Like this case, Stout involved amendments made prior to a referral to a rehearing to conform specifications with the evidence adduced at an Article 32, UCMJ, investigation held prior to the original trial. Id. at 168-170. Here, just as in Stout, Article 34(c), UCMJ, specifically authorized the amendments and did not require a new preferral. Therefore, because the government neither preferred anew nor had an obligation to do so, Article 43(b)(1), UCMJ, dictates that the statute of limitations remained tolled by the receipt of the preferred specifications by the SCMCA on December 11, 2013.

Gov’t Div. Br. at 21.

Moore’s brief argues that Article 34 is not relevant to the issue in this case.

Case Links:
ACCA opinion
ACCA opinion on reconsideration
Blog post: CAAF grants review
Appellant’s (Gov’t Div.) brief
Appellee’s brief
Appellant’s (Gov’t Div.) reply brief
Blog post: Argument preview

On Friday CAAF docketed this certification from the Army:

No. 20-0119/AR. U.S. v. Antonio T. Moore. CCA 20180692. Notice is hereby given that a certificate for review of the decision of the United States Army Court of Criminal Appeals and supporting brief were filed under Rule 22 on this date on the following issue:

DID THE ARMY COURT ERR WHEN, UPON RECONSIDERATION, IT DETERMINED THAT THE 5-YEAR STATUTE OF LIMITATIONS BARRED THE REHEARING OF THE TWO SEXUAL ASSAULT SPECIFICATIONS?

Appellee will file an answer under Rule 22(b) on or before the 24th day of February, 2020.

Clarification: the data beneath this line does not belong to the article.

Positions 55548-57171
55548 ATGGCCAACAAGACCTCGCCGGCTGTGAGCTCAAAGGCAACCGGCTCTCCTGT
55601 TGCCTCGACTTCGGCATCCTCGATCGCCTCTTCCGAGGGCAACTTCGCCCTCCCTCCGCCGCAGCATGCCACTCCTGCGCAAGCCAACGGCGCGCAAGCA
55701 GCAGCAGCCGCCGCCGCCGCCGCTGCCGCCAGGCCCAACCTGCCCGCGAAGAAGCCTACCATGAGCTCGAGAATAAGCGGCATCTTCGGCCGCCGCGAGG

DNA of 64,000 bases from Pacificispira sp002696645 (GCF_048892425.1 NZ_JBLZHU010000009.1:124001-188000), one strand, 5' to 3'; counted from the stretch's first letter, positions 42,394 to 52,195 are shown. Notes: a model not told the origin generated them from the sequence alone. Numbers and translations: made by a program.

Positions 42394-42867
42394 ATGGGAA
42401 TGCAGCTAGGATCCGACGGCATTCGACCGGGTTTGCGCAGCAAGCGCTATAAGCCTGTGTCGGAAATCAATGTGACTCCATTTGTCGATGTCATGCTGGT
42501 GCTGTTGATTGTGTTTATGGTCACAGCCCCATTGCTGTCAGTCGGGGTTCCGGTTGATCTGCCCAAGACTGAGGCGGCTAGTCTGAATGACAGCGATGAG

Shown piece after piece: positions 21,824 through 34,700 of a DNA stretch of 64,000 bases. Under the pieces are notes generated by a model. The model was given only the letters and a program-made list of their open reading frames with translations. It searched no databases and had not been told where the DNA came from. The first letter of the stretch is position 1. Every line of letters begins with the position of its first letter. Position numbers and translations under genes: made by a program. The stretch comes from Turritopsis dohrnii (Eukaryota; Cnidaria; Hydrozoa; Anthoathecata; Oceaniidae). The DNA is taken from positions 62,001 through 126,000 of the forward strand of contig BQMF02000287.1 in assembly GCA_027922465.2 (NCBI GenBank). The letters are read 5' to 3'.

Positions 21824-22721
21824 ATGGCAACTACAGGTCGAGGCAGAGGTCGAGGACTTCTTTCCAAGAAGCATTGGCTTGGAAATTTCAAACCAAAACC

The case involves an Article 62 interlocutory appeal of a military judge’s ruling that dismissed all of one specification and part of a second specification for violation of the statute of limitations based on a post-referral major change. The Army CCA issued two opinions, the first available here and the second available here.

The facts are complicated, but can be summarized as that the case was remanded with a rehearing authorized for five specifications of sexual assault (in a decision noted here). In advance of the rehearing the prosecution amended the language in the specifications, changing the alleged acts in ways that the military judge ruled constituted major changes (see United States v. Reese, 76 M.J. 297 (C.A.A.F. Jun. 14, 2017) (CAAFlog case page)). Those changes resulted in all five specifications violating the statute of limitations for sexual assault, because the alleged acts occurred before Congress eliminated the five-year statute of limitations (in the 2013 changes to the UCMJ, discussed here), and more than five years before the change. In other words, by changing the specifications the prosecution functionally restarted the case and triggered the statute of limitations.

The defense objected and the military judge dismissed all five specifications in two separate rulings. The first ruling was made before findings and dismissed three specifications, and the prosecution did not appeal that ruling. The second ruling was made post-trial (after a renewed defense motion) and dismissed part of one of the remaining two specifications, and all of the other. The prosecution appealed the second ruling.

In the CCA’s first opinion, a three-judge panel split 2-1 to conclude that the changes to the two specifications were merely minor changes that did not implicate the statute of limitations, and it granted the prosecution appeal and reversed the military judge. But Moore sought reconsideration, and with the help of a change in panel composition the decision changed to 2-1 in favor of rejecting the prosecution appeal and affirming the military judge’s ruling on the basis that the changes were, after all, major changes.

CAAF will now review that decision.